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Moody’s Upgrades Hungarian Economy, Warns of Long-term Risks

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With Moody’s upgrading the Hungarian economy, all three international market-leading rating agencies now register the country with the same sovereign debt rating and outlook for the first time in several years.

International rating agency Moody’s raised Hungary’s sovereign debt rating to “Baa2” from “Baa3” at its scheduled review on September 24. Moody’s also changed the outlook for the Hungarian sovereign rating from “positive” to “stable,” the former having been effective since September last year.

In the rationale for its decision, the rating agency cited as one of the main factors for the upgrade the strong growth rebound throughout the first half of this year, which also contributed to the stronger resilience of the Hungarian economy. Effective fiscal and monetary policies also supported this, Moody’s noted.

Moody’s expects Hungary’s potential GDP growth to be around an annual 3-4% over the next five years. The agency points out that due to the coronavirus epidemic, Hungary’s gross domestic product contracted by 5% last year, which is less than the European Union as a whole, where the average setback to the economic performance was 5.9% in 2020.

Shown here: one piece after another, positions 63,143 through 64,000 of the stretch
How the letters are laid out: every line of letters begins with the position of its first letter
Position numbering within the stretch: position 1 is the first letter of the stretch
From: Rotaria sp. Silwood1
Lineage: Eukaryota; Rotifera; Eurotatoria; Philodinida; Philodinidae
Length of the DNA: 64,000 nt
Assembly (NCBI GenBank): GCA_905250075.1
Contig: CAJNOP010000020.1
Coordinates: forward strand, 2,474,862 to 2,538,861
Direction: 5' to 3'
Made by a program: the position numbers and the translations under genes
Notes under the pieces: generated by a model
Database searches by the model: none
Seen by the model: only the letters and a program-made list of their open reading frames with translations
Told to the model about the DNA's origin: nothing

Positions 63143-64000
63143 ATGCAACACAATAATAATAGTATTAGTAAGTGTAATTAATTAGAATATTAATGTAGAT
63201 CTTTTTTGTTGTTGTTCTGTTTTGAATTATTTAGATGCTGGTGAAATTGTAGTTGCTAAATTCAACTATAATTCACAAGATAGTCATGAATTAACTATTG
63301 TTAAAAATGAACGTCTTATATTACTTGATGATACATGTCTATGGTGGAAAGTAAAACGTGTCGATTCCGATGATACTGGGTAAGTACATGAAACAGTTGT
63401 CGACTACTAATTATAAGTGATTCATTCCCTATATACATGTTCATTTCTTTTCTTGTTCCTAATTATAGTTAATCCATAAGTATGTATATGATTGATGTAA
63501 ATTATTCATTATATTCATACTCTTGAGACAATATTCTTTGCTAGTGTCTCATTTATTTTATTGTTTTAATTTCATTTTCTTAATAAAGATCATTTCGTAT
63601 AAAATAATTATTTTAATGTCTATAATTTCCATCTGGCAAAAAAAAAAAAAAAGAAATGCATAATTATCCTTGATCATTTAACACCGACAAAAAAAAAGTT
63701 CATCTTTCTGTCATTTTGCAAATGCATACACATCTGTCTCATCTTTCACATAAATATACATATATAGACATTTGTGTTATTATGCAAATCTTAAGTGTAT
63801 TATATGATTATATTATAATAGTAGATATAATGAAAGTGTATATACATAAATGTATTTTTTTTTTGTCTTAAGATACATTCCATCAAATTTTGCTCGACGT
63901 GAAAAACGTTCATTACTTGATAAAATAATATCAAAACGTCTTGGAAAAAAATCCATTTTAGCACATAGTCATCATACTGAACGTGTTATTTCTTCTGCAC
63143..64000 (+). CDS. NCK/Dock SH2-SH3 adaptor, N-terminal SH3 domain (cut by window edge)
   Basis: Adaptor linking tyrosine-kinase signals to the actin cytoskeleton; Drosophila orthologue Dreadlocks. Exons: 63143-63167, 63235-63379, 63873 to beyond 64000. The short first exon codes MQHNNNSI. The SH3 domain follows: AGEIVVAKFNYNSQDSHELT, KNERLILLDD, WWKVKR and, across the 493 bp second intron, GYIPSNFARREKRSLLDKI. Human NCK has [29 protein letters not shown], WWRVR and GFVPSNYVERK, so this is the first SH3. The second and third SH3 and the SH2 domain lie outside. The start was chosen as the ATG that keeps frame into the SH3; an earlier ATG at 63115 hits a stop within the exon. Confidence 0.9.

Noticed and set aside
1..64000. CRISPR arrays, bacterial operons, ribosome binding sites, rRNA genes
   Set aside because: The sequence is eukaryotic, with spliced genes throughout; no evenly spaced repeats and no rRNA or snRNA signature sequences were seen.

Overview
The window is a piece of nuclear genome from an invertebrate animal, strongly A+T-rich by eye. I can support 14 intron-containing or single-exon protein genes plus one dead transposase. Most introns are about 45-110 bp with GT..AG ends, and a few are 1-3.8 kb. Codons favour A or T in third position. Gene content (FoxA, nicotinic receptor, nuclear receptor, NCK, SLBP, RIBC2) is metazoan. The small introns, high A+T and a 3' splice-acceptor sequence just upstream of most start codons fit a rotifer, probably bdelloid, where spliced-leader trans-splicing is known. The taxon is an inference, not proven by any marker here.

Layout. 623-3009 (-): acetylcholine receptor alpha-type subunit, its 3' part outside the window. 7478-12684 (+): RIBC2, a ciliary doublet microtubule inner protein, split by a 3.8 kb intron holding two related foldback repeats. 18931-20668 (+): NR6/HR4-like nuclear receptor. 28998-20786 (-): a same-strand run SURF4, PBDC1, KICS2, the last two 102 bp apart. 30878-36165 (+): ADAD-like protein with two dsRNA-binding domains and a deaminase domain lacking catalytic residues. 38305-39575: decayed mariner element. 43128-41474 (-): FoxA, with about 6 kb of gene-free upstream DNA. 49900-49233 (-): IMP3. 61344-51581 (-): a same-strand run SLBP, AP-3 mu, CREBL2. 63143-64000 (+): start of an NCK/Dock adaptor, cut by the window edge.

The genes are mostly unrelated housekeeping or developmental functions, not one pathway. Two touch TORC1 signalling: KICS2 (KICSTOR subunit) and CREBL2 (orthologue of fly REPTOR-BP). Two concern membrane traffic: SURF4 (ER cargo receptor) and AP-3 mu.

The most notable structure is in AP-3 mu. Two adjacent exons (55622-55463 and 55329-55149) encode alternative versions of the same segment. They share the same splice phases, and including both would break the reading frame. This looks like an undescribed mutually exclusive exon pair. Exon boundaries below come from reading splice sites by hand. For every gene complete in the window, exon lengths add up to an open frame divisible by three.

According to Moody’s forecast, the medium-term outlook of the Hungarian economy until 2025 is underpinned by high investment rates, which reflects Hungary’s attractiveness to foreign investors and the Hungarian government’s growth-friendly economic policy, including low corporate taxes and ongoing reductions in employers’ social security contributions.

The investment rate in the Hungarian economy was 27.6% of GDP last year, which is higher than the EU average of 22%, the rating agency points out in its analysis. Moody’s emphasized that none of the major investment projects - including capacity expansion projects in the automotive industry and greenfield projects - were canceled in Hungary last year.

Near Future

As for the near future, Moody’s calculates with a net positive inflow of foreign direct investment into the Hungarian economy corresponding to 0.3% of GDP during 2021-2025.

According to the credit rating agency, the extra room for maneuver resulting from stronger-than-expected economic growth this year will be largely used by the government; however, it believes that the budget deficit could be 6.5% of GDP instead of the officially targeted 7.5%.

Thanks to strong economic growth, the debt ratio may also start to decline in the coming years, shrinking by almost four percentage points to 76.7% by 2023.

Moody’s also points out that one of the long-standing risks related to the Hungarian debt rating is the relationship between the government and the EU, which has now culminated in the temporary suspension of the recovery fund’s resources and the possible suspension of subsidies for the 2021-27 cycle.

According to the agency, there will be an agreement sooner and later, and the temporary slip will have a minimum impact on the country’s growth and the budget.